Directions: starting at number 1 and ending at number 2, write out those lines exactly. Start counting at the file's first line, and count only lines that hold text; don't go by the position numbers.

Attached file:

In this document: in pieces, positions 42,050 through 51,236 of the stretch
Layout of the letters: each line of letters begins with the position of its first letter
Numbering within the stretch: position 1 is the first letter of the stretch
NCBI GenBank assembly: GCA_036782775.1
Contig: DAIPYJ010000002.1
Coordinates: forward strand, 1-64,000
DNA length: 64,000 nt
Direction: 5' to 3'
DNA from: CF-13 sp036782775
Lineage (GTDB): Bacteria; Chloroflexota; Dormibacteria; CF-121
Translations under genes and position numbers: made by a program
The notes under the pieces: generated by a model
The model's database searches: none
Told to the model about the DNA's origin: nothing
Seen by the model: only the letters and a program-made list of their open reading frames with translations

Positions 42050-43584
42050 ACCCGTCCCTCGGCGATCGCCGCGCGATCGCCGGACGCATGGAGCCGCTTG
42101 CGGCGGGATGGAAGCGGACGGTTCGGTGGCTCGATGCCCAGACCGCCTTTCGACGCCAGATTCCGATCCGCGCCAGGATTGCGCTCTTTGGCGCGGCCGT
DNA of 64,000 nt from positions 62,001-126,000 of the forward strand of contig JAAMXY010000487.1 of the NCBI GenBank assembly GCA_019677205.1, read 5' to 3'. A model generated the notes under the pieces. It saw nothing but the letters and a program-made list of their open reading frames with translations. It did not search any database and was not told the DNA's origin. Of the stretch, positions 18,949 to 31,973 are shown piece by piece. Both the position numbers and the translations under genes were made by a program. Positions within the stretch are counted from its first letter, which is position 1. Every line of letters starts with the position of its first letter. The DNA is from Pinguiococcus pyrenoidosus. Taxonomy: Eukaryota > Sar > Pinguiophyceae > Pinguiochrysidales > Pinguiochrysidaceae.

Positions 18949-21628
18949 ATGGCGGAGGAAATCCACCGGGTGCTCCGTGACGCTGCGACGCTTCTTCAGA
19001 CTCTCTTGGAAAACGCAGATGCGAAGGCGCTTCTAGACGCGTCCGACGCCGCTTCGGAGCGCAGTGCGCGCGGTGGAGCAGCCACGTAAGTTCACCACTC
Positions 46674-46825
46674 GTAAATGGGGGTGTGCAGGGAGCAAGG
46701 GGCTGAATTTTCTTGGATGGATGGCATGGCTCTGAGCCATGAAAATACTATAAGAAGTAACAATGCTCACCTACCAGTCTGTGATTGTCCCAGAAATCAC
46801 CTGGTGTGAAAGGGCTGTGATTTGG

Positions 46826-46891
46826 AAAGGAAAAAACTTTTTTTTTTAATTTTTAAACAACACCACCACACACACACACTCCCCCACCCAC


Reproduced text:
In this document: in pieces, positions 42,050 through 51,236 of the stretch
Layout of the letters: each line of letters begins with the position of its first letter